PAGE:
Painter Mikuláš Medek, born 95 years ago
The communists banned him from staging exhibitions. Today, he is considered among the most important Czech painters of late 20th Century, and his works sell for millions.
Painter, graphic artist, illustrator, poet. Medek was a man of many talents. While early on he dabbled in expressionism and cubism, it was surrealism and existentialism that most fundamentally influenced his work. He later began to move from figuration into abstraction and became a key figure in the movement known as “l’art informel”.
The life story of Mikuláš Medek is one of conflict – between a free spirit and a communist dictatorship. In the early 1950s, the reality of the Cold War, Stalinist terror and loss of perspective seeped into his paintings. In later works, such as Spící IV (Sleeping IV) from 1957 or Nahý v trní (Naked in the Thorns) from the same year, the motifs are gradually abstracted and geometrized.
Medek had a special relationship with vibrant colours. He considered green and brown “spills” and “dirt”. On the contrary, he loved red and blue, considering them as absolutely the most perfect. To these, he added traces of gold, which he said then looked like metal, blue made of iron and silver, red made of gold.
He also gradually incorporated wheels and levers, simple machines evoking the world of technology, into his paintings. But Medek’s paintings also had a spiritual dimension, and he authored great works for church interiors. Among his most famous adorns an altar in the Moravian town of Jedovnice – a bluish cross with a yellow sun in the centre. In addition, Medek also created illustrations for Březin’s poetry and a number of other books.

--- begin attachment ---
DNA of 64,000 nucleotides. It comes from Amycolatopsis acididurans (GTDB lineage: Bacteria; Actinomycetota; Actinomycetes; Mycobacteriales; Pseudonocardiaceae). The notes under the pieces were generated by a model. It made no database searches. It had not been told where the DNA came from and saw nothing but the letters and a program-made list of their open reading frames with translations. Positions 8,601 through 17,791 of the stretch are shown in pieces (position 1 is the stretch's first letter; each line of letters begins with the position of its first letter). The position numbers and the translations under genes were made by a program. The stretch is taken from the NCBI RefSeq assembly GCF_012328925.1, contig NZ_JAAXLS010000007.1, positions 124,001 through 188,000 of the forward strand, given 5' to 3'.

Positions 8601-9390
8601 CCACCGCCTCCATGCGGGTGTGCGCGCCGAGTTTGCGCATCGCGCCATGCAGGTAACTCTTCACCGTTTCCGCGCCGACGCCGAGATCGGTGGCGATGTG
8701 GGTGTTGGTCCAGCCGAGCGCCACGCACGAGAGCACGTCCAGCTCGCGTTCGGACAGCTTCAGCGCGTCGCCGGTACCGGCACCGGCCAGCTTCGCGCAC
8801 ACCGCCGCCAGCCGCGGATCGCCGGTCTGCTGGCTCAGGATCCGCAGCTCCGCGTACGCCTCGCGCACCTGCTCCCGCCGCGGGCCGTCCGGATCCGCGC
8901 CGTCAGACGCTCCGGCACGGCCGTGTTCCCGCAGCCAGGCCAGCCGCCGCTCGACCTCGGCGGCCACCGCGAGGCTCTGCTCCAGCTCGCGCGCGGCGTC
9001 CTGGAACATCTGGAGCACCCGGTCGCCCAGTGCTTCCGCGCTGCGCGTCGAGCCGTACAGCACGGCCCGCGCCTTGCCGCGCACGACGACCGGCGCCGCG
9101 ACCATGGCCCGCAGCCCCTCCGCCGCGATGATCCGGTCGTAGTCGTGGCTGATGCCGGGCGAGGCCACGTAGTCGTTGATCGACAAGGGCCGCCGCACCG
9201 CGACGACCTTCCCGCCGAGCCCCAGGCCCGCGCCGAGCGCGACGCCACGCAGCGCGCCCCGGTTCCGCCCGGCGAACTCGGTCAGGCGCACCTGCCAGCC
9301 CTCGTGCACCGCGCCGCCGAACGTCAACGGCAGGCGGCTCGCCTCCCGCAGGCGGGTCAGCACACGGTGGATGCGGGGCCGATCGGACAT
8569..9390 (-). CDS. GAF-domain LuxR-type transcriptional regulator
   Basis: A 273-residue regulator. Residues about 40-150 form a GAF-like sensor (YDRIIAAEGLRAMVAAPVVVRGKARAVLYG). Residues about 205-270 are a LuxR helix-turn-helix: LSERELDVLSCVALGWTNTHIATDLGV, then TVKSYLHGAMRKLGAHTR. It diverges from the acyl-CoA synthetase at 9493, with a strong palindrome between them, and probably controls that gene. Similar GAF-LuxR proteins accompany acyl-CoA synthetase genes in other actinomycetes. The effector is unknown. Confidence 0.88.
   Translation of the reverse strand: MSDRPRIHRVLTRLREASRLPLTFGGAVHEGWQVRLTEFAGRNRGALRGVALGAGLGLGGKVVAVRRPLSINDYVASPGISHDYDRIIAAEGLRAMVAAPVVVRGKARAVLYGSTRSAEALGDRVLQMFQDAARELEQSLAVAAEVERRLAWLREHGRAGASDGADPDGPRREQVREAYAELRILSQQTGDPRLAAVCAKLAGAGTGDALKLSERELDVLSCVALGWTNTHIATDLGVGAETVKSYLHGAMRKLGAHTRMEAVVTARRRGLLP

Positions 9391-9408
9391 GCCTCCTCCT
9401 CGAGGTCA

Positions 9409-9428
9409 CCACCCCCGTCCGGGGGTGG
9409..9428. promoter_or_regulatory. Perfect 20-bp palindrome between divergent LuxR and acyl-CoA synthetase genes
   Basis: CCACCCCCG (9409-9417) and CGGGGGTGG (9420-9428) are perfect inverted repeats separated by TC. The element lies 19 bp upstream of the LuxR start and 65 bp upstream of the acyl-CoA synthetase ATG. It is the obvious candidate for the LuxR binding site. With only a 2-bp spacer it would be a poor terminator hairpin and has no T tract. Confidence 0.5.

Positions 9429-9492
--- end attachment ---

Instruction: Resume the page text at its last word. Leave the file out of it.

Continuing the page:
Mikuláš Medek was born in Prague on November 3, 1926 into the family of the writer, legionnaire and general Rudolf Medek. He was the grandson of the impressionist painter Antonín Slavíček and brother of the journalist Ivan Medek. He died following a serious illness on August 23, 1974, at the age of just 48.
His work became known to the public at large only after the fall of the communist regime. During Medek’s life, the painter was blacklisted on the index several times. He was barred from exhibiting his work and the publication of his monograph forbidden.